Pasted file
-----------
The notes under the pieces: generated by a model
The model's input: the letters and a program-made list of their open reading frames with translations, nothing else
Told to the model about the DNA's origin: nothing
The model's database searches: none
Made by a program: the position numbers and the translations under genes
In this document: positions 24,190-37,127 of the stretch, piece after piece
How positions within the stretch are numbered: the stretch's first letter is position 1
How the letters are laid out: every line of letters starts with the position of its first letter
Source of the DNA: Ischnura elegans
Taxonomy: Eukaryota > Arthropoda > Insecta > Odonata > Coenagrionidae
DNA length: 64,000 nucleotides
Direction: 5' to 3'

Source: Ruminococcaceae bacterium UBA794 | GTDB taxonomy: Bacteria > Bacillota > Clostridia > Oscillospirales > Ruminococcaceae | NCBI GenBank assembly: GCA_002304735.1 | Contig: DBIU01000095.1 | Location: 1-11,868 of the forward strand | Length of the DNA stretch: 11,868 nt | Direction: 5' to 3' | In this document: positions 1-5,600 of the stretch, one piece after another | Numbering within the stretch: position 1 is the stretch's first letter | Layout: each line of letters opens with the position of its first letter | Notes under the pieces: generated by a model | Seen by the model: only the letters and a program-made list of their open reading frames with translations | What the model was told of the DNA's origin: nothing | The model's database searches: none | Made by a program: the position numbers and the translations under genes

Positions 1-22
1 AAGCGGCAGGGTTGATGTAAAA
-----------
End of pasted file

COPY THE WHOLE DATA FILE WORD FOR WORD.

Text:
The notes under the pieces: generated by a model
The model's input: the letters and a program-made list of their open reading frames with translations, nothing else
Told to the model about the DNA's origin: nothing
The model's database searches: none
Made by a program: the position numbers and the translations under genes
In this document: positions 24,190-37,127 of the stretch, piece after piece
How positions within the stretch are numbered: the stretch's first letter is position 1
How the letters are laid out: every line of letters starts with the position of its first letter
Source of the DNA: Ischnura elegans
Taxonomy: Eukaryota > Arthropoda > Insecta > Odonata > Coenagrionidae
DNA length: 64,000 nucleotides
Direction: 5' to 3'

Source: Ruminococcaceae bacterium UBA794 | GTDB taxonomy: Bacteria > Bacillota > Clostridia > Oscillospirales > Ruminococcaceae | NCBI GenBank assembly: GCA_002304735.1 | Contig: DBIU01000095.1 | Location: 1-11,868 of the forward strand | Length of the DNA stretch: 11,868 nt | Direction: 5' to 3' | In this document: positions 1-5,600 of the stretch, one piece after another | Numbering within the stretch: position 1 is the stretch's first letter | Layout: each line of letters opens with the position of its first letter | Notes under the pieces: generated by a model | Seen by the model: only the letters and a program-made list of their open reading frames with translations | What the model was told of the DNA's origin: nothing | The model's database searches: none | Made by a program: the position numbers and the translations under genes

Positions 1-22
1 AAGCGGCAGGGTTGATGTAAAA